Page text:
Tonight we are heading North to the biggest island, Nuku Hiva (about a 12 hour sail). I am hoping to spend Mother’s day in a calm anchorage. 🙂 Supposedly Nuku Hiva has better internet. Maybe we will be able to post a few pictures!

It is hard to believe that we have been in the Marquesas for over two weeks! We have been enjoying our days here, still feel like we are re-grouping from crossing the Ocean, taking care of some business and also having some fun.

Along with the tropical beauty comes heat, humidity and intermittent rain showers! The sweating can start by 7:00 am (the sun is up around 6:00) and may stop early evening if you are just sitting around with either fans or a breeze. Once you start moving all bets are off. I tend to be especially affected by the heat and have been drinking lots of water (sometimes adding sea salt and lemon or lime for an electrolyte charge) and trying to take it easy in the hottest parts of the day.

It seems to rain mostly in the evenings and nighttimes. However, as the clouds build up so fast, we are always ready to close the hatches and ports. Whenever we leave the boat we close everything down. Most have been brief rainshowers, however we had a night time downpour that was very much appreciated as it gave Maia a much needed bath.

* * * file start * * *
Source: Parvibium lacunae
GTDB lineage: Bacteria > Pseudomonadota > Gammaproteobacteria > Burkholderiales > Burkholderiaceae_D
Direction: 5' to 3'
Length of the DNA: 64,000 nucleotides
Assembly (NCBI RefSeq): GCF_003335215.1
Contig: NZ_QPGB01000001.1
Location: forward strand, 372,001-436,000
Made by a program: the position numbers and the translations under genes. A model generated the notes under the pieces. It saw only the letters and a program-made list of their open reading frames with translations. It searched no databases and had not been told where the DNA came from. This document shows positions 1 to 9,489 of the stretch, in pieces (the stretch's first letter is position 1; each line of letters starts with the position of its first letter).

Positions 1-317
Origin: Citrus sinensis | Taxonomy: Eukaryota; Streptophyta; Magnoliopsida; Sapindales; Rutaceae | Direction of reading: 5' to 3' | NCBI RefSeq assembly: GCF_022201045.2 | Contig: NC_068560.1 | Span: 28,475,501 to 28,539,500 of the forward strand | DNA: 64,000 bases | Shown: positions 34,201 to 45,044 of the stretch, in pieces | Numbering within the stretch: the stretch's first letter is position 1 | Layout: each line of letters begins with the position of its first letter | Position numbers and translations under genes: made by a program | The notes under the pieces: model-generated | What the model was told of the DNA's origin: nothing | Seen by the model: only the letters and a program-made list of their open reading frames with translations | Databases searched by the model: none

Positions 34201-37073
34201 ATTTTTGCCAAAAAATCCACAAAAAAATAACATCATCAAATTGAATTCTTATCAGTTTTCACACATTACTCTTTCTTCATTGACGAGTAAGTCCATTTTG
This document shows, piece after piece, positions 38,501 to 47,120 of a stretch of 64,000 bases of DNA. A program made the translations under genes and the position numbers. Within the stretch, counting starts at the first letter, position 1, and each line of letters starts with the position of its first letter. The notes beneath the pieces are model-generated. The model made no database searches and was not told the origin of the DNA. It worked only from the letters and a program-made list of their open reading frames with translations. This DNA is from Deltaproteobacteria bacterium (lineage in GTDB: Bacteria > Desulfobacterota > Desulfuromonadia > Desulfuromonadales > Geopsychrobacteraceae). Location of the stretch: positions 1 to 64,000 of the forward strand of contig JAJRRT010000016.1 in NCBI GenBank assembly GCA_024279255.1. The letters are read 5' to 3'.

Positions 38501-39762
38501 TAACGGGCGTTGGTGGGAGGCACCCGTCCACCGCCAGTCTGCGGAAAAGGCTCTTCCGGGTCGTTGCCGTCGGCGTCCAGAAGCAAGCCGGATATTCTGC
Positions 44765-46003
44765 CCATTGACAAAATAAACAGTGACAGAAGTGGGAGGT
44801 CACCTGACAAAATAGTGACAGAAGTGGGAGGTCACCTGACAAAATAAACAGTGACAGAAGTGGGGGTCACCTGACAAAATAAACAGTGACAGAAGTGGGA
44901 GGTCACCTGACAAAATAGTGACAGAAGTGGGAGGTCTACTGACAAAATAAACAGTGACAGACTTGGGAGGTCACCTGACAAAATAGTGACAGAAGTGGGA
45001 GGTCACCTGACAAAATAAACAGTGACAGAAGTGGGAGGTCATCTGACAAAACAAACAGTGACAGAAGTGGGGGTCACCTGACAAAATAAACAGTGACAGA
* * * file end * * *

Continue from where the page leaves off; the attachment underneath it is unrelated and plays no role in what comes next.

We have spent about half of our time on Tahuata Island, at an beautiful anchorage called Hanamoenoa baie. Beautiful clear water and white sand beach, great for a cooling swim, snorkeling, paddling, relaxing (with our toes in the sand) and projects!

Projects included reorganizing, cleaning the interior and exterior of the boat, hand washing laundry and a few other “boat projects”. We found that these projects worked best while we were at a calm anchorage. Inside “cleaning” consists of normal household cleaning, plus wiping down most of the surfaces inside the boat with vinegar, water and tea tree oil to keep the mildew at bay. Exterior boat cleaning means scraping the bottom to remove barnicles, weeds and other growth. Sacrificial zincs are checked and changed as needed.